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An outsider’s perspective

| Thursday, January 23, 2014

In my studies and personal experience, I’ve come to learn and accept that the person who can best solve a particular community’s social issues is an “insider,” or someone who has always lived there. In the documentary “The Interrupters,” for example, local community members work against violence in Chicago and are successful because they are from the community and have been in similar circumstances as the people they are helping.

In my peace studies class, I also learned on an international level that foreign organizations and world powers are notorious for entering war-torn countries and attempting to rebuild them using their own strategies. In the aftermath of war, for example, we learned from visiting professor Laura Heideman that international aid in Serbia and Bosnia, although temporarily helpful, funded some unnecessary initiatives and disrupted the functional workings of local nonviolence organizations by forcing them to structure like Western NGOs. As a result, many of the local organizations crumbled when the foreign donations dried up.

When foreign powers address the issues they or their donors believe to be most important in ways they think are most effective, ignoring the customary practices and current initiatives of local organizations, their actions lead to an inefficient usage of resources. In the same way, “insiders” in a community usually personally know the people and understand what the area needs better than “outsiders” do.

While this is all very true, I have often wondered, “What about me?” If my hometown is relatively peaceful and I come from a background free from the major struggles the people in these communities face, does that mean I can never do anything to help them except for changing legislation? I am compelled by the power of local community organizing, but does that mean I am useless on a local level if I am in an unfamiliar city? While in Chicago on the Latino Communities Organizing Against Violence Center for Social Concerns seminar, I attempted to resolve these burning questions.

Although local people of Little Village in Chicago staffed most of the organizations we visited, I did meet some people who were from other areas. I learned that the key to working as an “outsider” was to listen to the residents’ ideas, learn more about local culture, show that you care and be genuine.

At Enlace, a community group that works against nonviolence through programs such as mentoring in schools and meeting with gang members on the streets, we met Catherine Ifurung, a school-based mentor who met regularly with students and listened to them, trying to build relationships with them and help them create goals for the future. She told me that even though she was from a different state and demographic than the students, she was able to connect with them by finding other things they had in common. Even though it would take them time to open up, it really made a difference when she just listened to them and met them where they were with no judgment, showing them she cared.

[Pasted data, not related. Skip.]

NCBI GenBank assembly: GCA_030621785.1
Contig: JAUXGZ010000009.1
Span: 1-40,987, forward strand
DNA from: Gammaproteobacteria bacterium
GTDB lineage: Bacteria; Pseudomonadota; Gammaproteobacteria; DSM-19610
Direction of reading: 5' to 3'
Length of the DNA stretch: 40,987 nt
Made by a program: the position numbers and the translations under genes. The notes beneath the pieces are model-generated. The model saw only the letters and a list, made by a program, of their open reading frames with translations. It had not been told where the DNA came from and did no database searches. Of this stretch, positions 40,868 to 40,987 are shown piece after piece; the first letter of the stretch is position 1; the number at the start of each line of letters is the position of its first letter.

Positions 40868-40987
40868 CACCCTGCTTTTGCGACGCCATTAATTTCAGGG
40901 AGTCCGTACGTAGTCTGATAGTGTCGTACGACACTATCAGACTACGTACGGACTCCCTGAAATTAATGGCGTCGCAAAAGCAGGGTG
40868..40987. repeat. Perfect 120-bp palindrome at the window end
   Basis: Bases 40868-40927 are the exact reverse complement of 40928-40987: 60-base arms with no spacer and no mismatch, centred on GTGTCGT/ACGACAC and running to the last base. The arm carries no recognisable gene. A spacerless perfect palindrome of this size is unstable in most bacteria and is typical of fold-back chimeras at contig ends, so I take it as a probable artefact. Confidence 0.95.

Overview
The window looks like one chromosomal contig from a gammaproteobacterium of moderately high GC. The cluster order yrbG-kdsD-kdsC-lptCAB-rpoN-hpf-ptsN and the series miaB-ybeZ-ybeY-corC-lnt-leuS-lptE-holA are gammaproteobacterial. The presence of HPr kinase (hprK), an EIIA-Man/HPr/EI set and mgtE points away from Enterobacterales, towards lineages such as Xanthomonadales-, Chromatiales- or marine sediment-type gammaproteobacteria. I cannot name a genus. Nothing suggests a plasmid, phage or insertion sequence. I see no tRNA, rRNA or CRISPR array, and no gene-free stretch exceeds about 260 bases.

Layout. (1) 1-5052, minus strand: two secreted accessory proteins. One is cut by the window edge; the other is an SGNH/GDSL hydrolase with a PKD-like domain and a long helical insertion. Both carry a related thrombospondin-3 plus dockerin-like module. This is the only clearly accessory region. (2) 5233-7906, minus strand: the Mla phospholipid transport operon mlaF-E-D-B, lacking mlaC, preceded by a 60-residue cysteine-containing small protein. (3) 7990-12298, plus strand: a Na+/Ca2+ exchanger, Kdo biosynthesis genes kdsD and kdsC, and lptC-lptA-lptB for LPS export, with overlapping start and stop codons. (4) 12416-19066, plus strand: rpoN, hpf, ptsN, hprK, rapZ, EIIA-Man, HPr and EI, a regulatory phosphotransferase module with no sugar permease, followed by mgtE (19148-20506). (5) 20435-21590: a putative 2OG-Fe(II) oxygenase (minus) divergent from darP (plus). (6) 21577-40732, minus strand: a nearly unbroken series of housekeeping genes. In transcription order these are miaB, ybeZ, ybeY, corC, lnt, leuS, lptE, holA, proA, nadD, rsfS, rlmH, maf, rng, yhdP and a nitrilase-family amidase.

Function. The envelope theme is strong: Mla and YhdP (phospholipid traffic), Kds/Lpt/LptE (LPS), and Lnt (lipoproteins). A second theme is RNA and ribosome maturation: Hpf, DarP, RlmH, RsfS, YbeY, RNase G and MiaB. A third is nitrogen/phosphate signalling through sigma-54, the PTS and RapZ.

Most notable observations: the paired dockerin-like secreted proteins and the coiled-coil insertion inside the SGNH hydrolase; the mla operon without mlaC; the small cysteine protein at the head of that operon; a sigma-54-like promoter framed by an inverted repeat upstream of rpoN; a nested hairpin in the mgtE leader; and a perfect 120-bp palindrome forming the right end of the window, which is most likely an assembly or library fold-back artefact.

At Saint Agnes of Bohemia Church, we met Fr. Tom Boharic, a priest in a predominately Hispanic area who himself was not Hispanic nor originally from that neighborhood. He said he was concerned with striving to learn about and appreciate the culture of the community, deferring to their wisdom. He said being an outsider is fine as long as one is seeking to learn from the community. He described an outsider’s presence as potentially being seen as an “act of peace” because that person is willing to come into a violent neighborhood just because he or she cares about its people. Much of the community organizing in which he was involved also stemmed from what the parishioners wanted to organize. He acted upon what they needed and not just upon what he wanted to do.

Finally, I learned from the executive director of the Southwest Organizing Project, Jeff Bartow, that it is important to appreciate the local culture and to present oneself in an honest way. Using one’s own mannerisms and speech is fine because attempting to use the local vernacular sounds false if it is unnatural. It is also unfair and insincere telling someone from the local area that you are “just like” him or her if it isn’t true. It is vital to be genuine because the people from the local area can tell if someone is acting falsely.

Although people from the local community are usually more relatable as community leaders, it is possible for an “outsider” to work against violence through community organizing as long as he or she appreciates the culture, defers to local knowledge and tries to find common ground while still remaining genuine. I have received affirmation that being a legislator is not my only option when it comes to effecting change in communities. I could also work as a counselor in a school, lead a community organizing program or work with a local church to help those in need. Overall, knowing that the local people have the best knowledge, I need to work humbly with them to meet the needs of their community. Instead of coming in with my own solutions, I need to listen and work out solutions with local community members, using their systems, since their insights are just as good as, if not better than, my own.

About Katarina Goitz

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